“It was such a pleasure to sink one’s hands into the warm earth, to feel at one’s fingertips the possibilities of the new season.”
― Kate Morton
My ten-year-old stepson Lukas is the King of Questions. Not simple questions either. If you spend any time with young children you know exactly what I am talking about. Luke’s questions often border on the bizarre with a hint of gruesome thrown in.
“So, Amy,” he inquires, “Would you rather swim with a shark or with an alligator?” “Would you rather be hunted by an invisible alien queen or a carnivorous dinosaur?” “Would you rather be trapped in a car without gas during a blizzard or in the path of tornado?”
Therefore, I am always relieved when he asks me an easy question such as, “What vegetable would you choose if you could only eat one for the rest of your life?” Of course, when my response to him was that I would have a difficult time deciding between tomatoes and broccoli — he remembered our discussion last year that tomatoes were technically a fruit. So my answer had to undeniably be broccoli.
For years broccoli has been a favorite. One of my college memories is of a Chinese take-out restaurant near the campus of Marquette University that my roommate Kat and I were known to frequent. Being frugal college students, and since the portions were large, we would share an entree. She would choose either Beef and Broccoli or Chicken and Broccoli. She would eat the meat and I would eat the broccoli. It was a perfect system and part of the reason that we lived together during all four years of our undergraduate studies.
When I met my husband John, I was happy to discover that he shared my affinity for broccoli. Frozen broccoli became a staple in our grocery cart and it was one of the first vegetables that we planned for our garden. Since we have a hoop house, we are lucky enough to grow enough broccoli in the summer to last the entire year. We start our seeds in March, plant them mid-April, and for the past couple of years are able to start harvesting by the 4th of July.
I can usually cut several heads of broccoli off of a plant before it starts going to seed. At that point I pull the plant and another takes it place. Therefore, once the seedlings go in the ground, I make sure to start another tray of seeds for backup. Most summers we are able to grow at least three individual crops of broccoli.
To preserve I blanch the broccoli for three to four minutes (until bright green) in boiling water and immerse instantly into ice water. I then squeeze out any excess moisture and lay the broccoli out on a cookie sheet and place in the freezer for approximately 10 minutes. I then vacuum seal the broccoli in plastic bags which keeps it fresh all year long in the freezer. I find that freezing the broccoli, as well as squeezing out the moisture, makes sure that the vacuum bags seal properly without pulling the moisture into the sealing machine.
Once we started growing our own broccoli, it would be hard to go back to store bought. The flavor of fresh out of the garden, or even garden fresh out of the freezer, is dramatically different. We use broccoli in pressure cooked meals, in green salads, as a simple side dressed with real butter and a splash of lemon and a sprinkle of sea salt, or even as a late night snack (our favorite especially in the summer). Truth be told, I am known to sneak out to the hoop house in my nightclothes to cut fresh broccoli, a few beans, and peas (if they are still growing) and whip up a batch with the seasoning mix I am sharing with you today.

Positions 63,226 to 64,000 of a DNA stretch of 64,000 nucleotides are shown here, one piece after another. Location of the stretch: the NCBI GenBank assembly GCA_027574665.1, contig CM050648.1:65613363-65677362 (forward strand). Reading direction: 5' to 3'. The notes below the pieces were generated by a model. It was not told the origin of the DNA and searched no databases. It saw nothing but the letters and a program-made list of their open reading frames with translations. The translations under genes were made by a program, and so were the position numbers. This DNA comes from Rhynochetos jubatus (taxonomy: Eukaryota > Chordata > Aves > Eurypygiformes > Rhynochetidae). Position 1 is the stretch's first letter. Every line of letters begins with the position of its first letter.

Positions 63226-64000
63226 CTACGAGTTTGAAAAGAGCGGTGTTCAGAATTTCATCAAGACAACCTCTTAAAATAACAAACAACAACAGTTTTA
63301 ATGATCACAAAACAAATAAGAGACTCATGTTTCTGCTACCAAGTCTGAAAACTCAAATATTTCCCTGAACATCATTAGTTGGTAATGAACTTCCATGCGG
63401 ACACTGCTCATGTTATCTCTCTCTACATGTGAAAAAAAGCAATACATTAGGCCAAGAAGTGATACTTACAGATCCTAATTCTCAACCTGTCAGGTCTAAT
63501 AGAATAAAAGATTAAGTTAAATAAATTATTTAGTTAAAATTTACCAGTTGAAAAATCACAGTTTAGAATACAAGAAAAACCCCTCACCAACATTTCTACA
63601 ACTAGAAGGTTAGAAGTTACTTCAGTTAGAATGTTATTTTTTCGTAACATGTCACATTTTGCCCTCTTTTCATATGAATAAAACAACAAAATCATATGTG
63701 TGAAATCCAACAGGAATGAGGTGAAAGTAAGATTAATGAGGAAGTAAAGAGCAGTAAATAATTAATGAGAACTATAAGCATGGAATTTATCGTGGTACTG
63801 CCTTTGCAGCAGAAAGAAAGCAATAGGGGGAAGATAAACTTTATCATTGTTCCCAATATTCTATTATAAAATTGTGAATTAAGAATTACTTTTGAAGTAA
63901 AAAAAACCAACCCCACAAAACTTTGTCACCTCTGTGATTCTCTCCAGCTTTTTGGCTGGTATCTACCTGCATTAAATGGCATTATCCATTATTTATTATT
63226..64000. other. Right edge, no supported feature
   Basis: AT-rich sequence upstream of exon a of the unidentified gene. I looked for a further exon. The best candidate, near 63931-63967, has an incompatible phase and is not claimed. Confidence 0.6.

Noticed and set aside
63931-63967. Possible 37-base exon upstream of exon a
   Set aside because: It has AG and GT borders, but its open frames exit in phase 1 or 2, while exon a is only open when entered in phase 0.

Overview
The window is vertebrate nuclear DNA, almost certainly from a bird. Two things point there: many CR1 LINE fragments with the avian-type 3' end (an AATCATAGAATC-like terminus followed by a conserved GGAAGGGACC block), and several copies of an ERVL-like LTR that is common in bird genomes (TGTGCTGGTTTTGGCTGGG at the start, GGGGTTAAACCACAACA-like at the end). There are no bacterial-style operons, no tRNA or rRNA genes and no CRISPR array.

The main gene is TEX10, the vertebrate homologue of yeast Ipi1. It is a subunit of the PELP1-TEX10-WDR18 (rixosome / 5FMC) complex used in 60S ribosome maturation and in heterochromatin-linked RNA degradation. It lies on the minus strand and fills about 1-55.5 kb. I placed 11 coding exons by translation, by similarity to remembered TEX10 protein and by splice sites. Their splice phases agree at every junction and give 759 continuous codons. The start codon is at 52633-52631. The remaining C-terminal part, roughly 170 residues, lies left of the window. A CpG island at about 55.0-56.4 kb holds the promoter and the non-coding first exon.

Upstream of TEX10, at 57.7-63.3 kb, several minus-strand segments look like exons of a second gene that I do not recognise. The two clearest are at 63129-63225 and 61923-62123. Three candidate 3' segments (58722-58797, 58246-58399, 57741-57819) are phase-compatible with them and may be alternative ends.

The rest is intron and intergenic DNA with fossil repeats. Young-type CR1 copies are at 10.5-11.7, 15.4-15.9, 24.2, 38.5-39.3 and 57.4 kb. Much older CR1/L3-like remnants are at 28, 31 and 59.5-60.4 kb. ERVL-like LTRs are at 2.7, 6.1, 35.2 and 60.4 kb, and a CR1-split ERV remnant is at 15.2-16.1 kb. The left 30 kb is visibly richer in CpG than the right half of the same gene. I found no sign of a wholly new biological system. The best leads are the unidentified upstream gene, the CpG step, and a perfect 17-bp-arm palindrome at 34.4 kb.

I think that meals and snacks should be fresh and simple, especially in the summer when our chore list is a mile long and we do not want to heat up the kitchen. Though this winter we’ve been turning to vegetables often as snacks to balance out winter’s comfort foods. After all, spring break is around the corner and we have a special bucket list trip planned.
LATE NIGHT ZESTY BROCCOLI
*1 head of fresh broccoli or one large frozen package (cut fresh into florets)
*Juice and zest of a lemon (you can use concentrate if in a pinch, fresh is always best)
*1 Tablespoon of soy sauce
*2 teaspoons of chili paste or to taste (found in the Asian food section. It can be spicy, so use an amount to suit your taste)
*teaspoon of olive oil or butter
*Optional – teaspoon of minced garlic. (Some chili paste already comes with garlic. However, you can always add some for good measure.)
Prepare the broccoli with your favorite method. When I use fresh I use the blanching method and with frozen I cook in the microwave for 3-5 minutes (depending on the amount I use). In a bowl add the lemon juice and zest, soy sauce, chili paste, garlic, and butter (the hot broccoli will melt the butter) or olive oil. Toss and serve warm.
This sauce perks up other vegetables such as Brussels sprouts, green beans, or cauliflower. It makes a nice dressing for a cold salad and works well drizzle on vegetables before roasting. While most people may imagine a late night snack in the summer to be a creamy bowl of ice cream. Trust me on the broccoli. It if you also want something sweet then finish it up with a cool piece of watermelon, or in the winter, a juicy tangerine. It is a summer treat that you can enjoy year round. It is pleasing for the taste buds and the waist-line alike.
February is the perfect time to start planning your garden. I know that the seed catalogs have started to arrive at our house and the stores are starting to get the garden centers ready. Homegrown broccoli is a life-changing taste – you will be thankful all year long that you took the extra effort to grow your own.